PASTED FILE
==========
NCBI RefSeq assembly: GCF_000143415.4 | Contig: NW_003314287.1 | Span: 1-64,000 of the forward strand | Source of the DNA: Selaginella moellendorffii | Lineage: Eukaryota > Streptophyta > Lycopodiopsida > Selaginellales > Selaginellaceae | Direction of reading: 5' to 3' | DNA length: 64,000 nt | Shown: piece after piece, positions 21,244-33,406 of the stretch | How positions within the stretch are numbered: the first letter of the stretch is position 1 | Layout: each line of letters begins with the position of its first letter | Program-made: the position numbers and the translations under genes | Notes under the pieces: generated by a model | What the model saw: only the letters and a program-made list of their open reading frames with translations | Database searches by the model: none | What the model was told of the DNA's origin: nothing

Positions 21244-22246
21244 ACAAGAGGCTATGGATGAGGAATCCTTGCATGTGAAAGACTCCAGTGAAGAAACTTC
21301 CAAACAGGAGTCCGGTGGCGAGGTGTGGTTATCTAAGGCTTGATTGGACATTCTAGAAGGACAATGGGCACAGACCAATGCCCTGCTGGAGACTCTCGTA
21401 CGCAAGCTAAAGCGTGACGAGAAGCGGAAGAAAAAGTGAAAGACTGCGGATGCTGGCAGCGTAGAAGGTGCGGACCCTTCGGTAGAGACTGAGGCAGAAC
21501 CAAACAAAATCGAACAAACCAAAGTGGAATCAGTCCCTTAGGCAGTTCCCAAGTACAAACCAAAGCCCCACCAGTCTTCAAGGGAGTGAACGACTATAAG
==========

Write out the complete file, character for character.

NCBI RefSeq assembly: GCF_000143415.4 | Contig: NW_003314287.1 | Span: 1-64,000 of the forward strand | Source of the DNA: Selaginella moellendorffii | Lineage: Eukaryota > Streptophyta > Lycopodiopsida > Selaginellales > Selaginellaceae | Direction of reading: 5' to 3' | DNA length: 64,000 nt | Shown: piece after piece, positions 21,244-33,406 of the stretch | How positions within the stretch are numbered: the first letter of the stretch is position 1 | Layout: each line of letters begins with the position of its first letter | Program-made: the position numbers and the translations under genes | Notes under the pieces: generated by a model | What the model saw: only the letters and a program-made list of their open reading frames with translations | Database searches by the model: none | What the model was told of the DNA's origin: nothing

Positions 21244-22246
21244 ACAAGAGGCTATGGATGAGGAATCCTTGCATGTGAAAGACTCCAGTGAAGAAACTTC
21301 CAAACAGGAGTCCGGTGGCGAGGTGTGGTTATCTAAGGCTTGATTGGACATTCTAGAAGGACAATGGGCACAGACCAATGCCCTGCTGGAGACTCTCGTA
21401 CGCAAGCTAAAGCGTGACGAGAAGCGGAAGAAAAAGTGAAAGACTGCGGATGCTGGCAGCGTAGAAGGTGCGGACCCTTCGGTAGAGACTGAGGCAGAAC
21501 CAAACAAAATCGAACAAACCAAAGTGGAATCAGTCCCTTAGGCAGTTCCCAAGTACAAACCAAAGCCCCACCAGTCTTCAAGGGAGTGAACGACTATAAG